Alexander Archipenko used voids in his works in an original way and skillfully mixed different genres, and also created many works in the styles of realism and constructivism.
Oleksandr Archipenko spent most of his life far outside his homeland, leaving Ukraine as a very young man. He achieved early success in his professional career, traveled a lot around the world and brought up a galaxy of talented students.
Biography of Alexander Archipenko
Alexander Porfiryevich Arkhipenko was born on May 30, 1887 in Kyiv in the family of a professor at a local university. From early childhood, the boy showed talent for art, and his parents supported his son’s passion for drawing and modeling in every possible way. In 1902, Alexander entered an art school, but three years later he, along with a group of comrades, was expelled from an educational institution for participating in street protests during the first Russian revolution.
Fortunately, the 18-year-old boy was able to continue his studies at the private studio of landscape painter Sergei Svitoslavsky, after which he moved to Moscow. For two years he attended evening classes at a local art school, but then he firmly decided to leave the Russian Empire and went to Europe. Wealthy parents provided financial support to their son on time, and already in the fall of 1908, Archipenko became a student at the Paris School of Fine Arts.
The innovative style of the young sculptor appealed to the discerning Parisian public.
Archipenko became widely known in the French capital and in 1912 opened his own art school. And soon after this event, the master went on a trip to Europe, presenting his work at art exhibitions and receiving well-deserved awards from the organizers.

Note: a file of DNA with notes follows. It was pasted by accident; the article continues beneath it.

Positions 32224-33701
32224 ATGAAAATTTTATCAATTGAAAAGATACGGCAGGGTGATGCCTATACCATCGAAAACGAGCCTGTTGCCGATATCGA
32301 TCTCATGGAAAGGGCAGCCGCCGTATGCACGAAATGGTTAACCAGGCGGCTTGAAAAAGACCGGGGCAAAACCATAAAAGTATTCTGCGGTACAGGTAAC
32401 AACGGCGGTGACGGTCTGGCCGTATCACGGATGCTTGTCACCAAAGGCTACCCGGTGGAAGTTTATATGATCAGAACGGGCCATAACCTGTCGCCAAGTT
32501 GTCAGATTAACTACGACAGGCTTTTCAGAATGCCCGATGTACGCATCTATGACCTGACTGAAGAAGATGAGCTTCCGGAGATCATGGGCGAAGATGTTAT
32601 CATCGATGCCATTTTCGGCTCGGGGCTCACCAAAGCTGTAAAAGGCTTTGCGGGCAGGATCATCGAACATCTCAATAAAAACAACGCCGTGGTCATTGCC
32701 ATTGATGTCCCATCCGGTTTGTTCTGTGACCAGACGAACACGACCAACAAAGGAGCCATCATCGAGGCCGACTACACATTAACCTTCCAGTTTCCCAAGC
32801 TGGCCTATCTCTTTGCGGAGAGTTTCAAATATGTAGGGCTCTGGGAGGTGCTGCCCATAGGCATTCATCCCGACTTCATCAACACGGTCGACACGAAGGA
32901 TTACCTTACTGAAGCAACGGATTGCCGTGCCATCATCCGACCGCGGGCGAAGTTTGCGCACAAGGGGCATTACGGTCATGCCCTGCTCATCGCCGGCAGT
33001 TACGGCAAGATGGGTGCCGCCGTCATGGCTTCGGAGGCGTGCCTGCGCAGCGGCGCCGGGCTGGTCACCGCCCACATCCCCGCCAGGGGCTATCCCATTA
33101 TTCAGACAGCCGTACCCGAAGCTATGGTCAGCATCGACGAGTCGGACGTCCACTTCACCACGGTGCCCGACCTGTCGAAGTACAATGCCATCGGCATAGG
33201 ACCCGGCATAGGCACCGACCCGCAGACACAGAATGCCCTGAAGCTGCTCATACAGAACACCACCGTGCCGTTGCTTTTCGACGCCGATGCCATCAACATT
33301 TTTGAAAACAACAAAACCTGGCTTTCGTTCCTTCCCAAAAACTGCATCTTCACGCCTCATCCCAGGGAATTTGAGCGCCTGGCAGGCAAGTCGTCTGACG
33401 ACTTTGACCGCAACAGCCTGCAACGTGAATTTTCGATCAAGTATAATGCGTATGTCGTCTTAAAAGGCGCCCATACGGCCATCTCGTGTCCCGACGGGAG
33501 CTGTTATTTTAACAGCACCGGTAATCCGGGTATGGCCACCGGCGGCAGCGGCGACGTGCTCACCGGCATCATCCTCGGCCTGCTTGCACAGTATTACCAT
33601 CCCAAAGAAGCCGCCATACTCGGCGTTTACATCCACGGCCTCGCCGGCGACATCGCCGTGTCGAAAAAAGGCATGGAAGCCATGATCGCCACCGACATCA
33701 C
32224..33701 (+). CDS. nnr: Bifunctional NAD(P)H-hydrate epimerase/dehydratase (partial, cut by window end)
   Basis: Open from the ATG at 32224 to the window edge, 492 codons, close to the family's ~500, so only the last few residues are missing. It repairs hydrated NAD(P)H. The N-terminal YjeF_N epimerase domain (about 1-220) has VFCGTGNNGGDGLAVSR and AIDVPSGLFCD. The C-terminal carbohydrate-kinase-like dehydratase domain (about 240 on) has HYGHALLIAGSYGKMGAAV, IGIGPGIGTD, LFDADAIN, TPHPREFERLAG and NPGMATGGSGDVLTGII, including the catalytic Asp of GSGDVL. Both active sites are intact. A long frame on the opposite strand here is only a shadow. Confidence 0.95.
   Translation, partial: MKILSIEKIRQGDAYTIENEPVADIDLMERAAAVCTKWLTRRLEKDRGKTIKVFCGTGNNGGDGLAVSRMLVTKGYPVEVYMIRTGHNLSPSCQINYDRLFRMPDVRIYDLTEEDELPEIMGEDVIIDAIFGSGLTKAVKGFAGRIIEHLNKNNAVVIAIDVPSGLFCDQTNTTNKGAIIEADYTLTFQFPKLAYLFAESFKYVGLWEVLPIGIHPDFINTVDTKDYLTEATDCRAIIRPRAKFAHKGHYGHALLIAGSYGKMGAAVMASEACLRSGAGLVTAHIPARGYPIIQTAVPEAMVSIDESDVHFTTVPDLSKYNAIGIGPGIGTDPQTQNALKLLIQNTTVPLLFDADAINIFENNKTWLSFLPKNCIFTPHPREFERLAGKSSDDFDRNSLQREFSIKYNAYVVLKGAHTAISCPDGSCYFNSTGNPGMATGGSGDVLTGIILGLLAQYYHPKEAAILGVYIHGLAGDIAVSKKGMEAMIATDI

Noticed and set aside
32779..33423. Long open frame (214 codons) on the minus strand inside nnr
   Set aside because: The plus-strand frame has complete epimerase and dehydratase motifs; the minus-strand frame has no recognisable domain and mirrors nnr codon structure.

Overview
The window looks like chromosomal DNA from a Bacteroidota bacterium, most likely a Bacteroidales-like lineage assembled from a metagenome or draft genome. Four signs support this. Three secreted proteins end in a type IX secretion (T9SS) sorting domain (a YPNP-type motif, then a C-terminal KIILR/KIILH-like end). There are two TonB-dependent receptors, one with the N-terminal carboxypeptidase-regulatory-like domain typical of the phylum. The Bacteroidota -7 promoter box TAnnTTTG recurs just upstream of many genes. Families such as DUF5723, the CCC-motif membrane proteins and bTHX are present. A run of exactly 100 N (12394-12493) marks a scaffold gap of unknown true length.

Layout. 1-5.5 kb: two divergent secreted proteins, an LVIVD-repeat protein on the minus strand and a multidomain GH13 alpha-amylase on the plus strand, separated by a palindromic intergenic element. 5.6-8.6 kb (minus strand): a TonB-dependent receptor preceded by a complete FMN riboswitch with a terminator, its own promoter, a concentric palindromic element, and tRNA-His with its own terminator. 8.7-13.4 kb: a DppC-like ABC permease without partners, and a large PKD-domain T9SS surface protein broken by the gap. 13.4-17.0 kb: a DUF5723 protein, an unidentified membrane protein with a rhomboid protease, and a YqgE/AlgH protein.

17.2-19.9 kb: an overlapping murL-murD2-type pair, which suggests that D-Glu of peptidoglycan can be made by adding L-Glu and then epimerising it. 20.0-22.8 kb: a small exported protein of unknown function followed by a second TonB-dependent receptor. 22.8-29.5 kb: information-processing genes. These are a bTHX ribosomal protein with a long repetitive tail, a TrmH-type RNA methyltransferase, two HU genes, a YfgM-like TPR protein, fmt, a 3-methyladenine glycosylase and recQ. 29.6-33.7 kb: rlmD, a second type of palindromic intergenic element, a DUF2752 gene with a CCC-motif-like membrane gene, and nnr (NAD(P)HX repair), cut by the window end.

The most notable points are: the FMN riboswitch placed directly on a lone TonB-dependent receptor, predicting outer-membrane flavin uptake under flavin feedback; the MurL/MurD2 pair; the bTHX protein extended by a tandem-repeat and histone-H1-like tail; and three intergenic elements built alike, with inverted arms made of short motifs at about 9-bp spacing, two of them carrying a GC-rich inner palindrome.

With the outbreak of the First World War, Alexander Arkhipenko moved to Nice, where he enthusiastically continued to create sculptures in the cubist style. In 1920, he first took part in the prestigious Venice Exhibition, after which he went to Berlin. Here he founded another art school. But the school soon had to be closed due to an acute shortage of funds.
By that time, Archipenko’s works were already well known far beyond Europe
He decided to try his luck in America. In the summer of 1923, he took a boat to New York, where he opened a plastic arts studio. He took up the training of young sculptors. A few years later he moved to Chicago and got a teaching job at the local art academy. In the mid-1930s, Archipenko moved to Kansas City, where he was invited to become a professor at a local university.
Despite a long stay in exile, the famous artist had good relations with the authorities of the USSR. He repeatedly visited Ukraine, took part in art competitions to create monuments to outstanding figures of literature and art. In 1934, Oleksandr Porfiryevich led the work on the design of the Ukrainian pavilion at the Age of Progress exhibition in Chicago, where his works were placed in a separate room.
For many years, the outstanding master was considered one of the best sculptors of our time; during his lifetime, more than 130 solo exhibitions of his works took place in different countries. He was elected a full member of the American Academy of Arts and received many prestigious awards in international competitions. Being at the zenith of fame, on February 25, 1964, Alexander Archipenko died and was buried in a cemetery in the Bronx.